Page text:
Reviews for Mammoth in the Fridge

Horn Book Guide Reviews 2014 Spring
A family discovers a mammoth in their fridge; they call the fire department and a chaotic chase ensues. In a satisfying twist, the escaped beast turns out to be (just one) of little Elsa's secret pets ("I'm warning'll get us all in trouble"). The humorous, spare sketches are washed in a refined palette of teal, goldenrod, and pops of red.

Kirkus Reviews 2013 September #1
How did that mammoth get in there? And how to get rid of it? Young Noah opens the refrigerator, and..."There's a mammoth in the fridge!" he cries. The family, sitting calmly at the dinner table, is understandably skeptical. "Come and eat your fries," Dad calls back. But when he sees the mammoth jammed in tightly, he slams the door and tells Mom to call the fire department. A sturdy red truck speeds through the streets: "Wheee-ooo! Wheee-ooo!" One fireman carries a butterfly net, and the other two hold a big square net, grimly. When the first fireman opens the door, the mammoth escapes, leaving them all tangled in the big net. The mammoth hits the street and, pursued by a small crowd, climbs a tall leafy tree, remaining there long enough for everyone to get tired and leave. "Come on. It's not our problem," says Noah's father. Night falls; the mammoth hears "Here, kitty, kitty" and is enticed to come down by a cute little girl named Elsa brandishing a bunch of carrots. She lures him home to her room, where he goes to sleep on the rug...right next to the unicorn, sea monster and dinosaur. With minimal lines, abundant white space and a retro palette, each of Maudet's illustrations suggests a stand-alone cartoon, nicely in tune with Escoffier's deadpan drollery. This sublime absurdity should please adult readers as much as very young listeners. (Picture book. 3-5) Copyright Kirkus 2013 Kirkus/BPI Communications.All rights reserved.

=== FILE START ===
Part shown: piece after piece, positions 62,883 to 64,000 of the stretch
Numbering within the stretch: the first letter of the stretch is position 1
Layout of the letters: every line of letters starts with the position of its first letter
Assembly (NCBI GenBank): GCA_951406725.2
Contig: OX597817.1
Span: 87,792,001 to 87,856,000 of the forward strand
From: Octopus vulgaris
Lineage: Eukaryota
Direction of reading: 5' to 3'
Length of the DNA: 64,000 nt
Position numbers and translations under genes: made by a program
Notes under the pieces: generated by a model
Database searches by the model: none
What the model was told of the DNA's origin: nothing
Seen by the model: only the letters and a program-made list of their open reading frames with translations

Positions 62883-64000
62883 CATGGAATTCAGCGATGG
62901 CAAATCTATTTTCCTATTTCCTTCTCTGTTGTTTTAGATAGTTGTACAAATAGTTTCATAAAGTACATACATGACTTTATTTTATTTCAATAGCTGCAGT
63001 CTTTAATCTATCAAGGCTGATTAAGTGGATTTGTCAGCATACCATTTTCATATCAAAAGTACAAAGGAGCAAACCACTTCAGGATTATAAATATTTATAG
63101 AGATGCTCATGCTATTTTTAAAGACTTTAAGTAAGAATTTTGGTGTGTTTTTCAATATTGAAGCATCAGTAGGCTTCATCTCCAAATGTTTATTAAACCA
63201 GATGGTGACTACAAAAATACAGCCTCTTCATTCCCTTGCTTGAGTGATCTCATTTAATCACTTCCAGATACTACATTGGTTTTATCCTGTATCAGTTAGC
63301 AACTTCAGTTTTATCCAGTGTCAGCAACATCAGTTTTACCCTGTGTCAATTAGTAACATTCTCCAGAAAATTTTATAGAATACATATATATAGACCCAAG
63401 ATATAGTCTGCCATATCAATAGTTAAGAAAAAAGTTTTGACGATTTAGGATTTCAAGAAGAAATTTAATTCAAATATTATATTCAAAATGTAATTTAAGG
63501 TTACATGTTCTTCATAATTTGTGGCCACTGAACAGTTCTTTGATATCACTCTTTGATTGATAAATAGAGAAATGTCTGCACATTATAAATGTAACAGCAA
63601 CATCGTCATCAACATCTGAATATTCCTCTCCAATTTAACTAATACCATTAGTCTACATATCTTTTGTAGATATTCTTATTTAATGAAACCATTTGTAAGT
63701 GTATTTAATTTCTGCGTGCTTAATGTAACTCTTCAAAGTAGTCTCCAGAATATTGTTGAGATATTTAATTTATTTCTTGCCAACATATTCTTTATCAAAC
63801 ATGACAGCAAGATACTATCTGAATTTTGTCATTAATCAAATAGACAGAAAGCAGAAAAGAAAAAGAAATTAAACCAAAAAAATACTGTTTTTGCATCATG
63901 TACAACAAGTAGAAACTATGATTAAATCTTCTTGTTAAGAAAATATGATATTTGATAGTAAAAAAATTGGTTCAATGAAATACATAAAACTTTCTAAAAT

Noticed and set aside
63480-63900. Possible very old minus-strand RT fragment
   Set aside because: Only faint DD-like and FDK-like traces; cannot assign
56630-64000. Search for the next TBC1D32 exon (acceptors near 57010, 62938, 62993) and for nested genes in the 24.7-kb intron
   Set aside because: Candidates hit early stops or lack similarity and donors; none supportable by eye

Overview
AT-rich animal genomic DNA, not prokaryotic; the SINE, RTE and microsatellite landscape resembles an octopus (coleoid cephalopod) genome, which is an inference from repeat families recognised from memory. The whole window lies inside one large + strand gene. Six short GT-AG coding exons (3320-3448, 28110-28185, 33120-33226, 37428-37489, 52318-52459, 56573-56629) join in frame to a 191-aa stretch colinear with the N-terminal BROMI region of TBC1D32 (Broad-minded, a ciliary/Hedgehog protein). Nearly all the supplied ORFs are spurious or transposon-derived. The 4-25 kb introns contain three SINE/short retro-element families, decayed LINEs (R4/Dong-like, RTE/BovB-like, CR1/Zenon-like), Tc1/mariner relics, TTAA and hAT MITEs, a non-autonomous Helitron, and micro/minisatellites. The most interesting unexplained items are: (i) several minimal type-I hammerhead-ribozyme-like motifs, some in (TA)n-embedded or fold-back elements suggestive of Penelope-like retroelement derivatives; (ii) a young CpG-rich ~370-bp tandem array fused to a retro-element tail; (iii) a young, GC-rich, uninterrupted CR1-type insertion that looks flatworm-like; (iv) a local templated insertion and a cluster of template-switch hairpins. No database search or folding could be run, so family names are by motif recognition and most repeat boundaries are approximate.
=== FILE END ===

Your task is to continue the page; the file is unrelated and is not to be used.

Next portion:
Publishers Weekly Reviews 2013 July #1

French writer Escoffier imagines what happens when a family discovers an Ice Age mammal hunched in their refrigerator. Maudet's illustrations, done in the style of flat, four-color illustrations from 1960s-era picture books, show the mammoth as it bolts from the fridge, escapes a squad of firefighters, and leaps nimbly to the top of a nearby tree. "We could be here till fall," a firefighter says, disgruntled, and leaves with his crew. "It's not our problem," the father pronounces, leading the family home. The story's conclusion answers some questions ("Whose mammoth is it?"), but is coquettish about others ("How did it get there?"). Spoiler alert: the mammoth belongs to Elsa, the family's small daughter, who sneaks out to rescue it after dark. Four delightful spreads show tiny Elsa holding out a bunch of carrots to lure the huge, shame-faced mammoth up the stairs and back into her room. Another nice touch: she calls it "Kitty." A third: rereading reveals that Elsa's expressions, which register as fear of the mammoth the first time around, are actually consternation about the fate of her pet. Ages 3-up. (Sept.)

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School Library Journal Reviews 2013 October

K-Gr 1--"Dad! Dad! There's a mammoth in the fridge!" "Don't be silly, Noah. Come and eat your fries." So begins this fast-paced tale, and indeed there is a mammoth in the refrigerator. What to do? Mom calls the fire department, which arrives intent on snaring the creature, but it bolts from the apartment, dashes through the streets, and ends up atop a tree. After waiting and waiting for it to come down, firemen and family leave, and night descends. Simply illustrated in bold blues, reds, and mustard, and faintly evocative of Mo Willems's work, this picture book will please young readers simply by the absurdity of its premise, and the surprise ending will delight.--Carol Connor, Cincinnati Public Schools, OH

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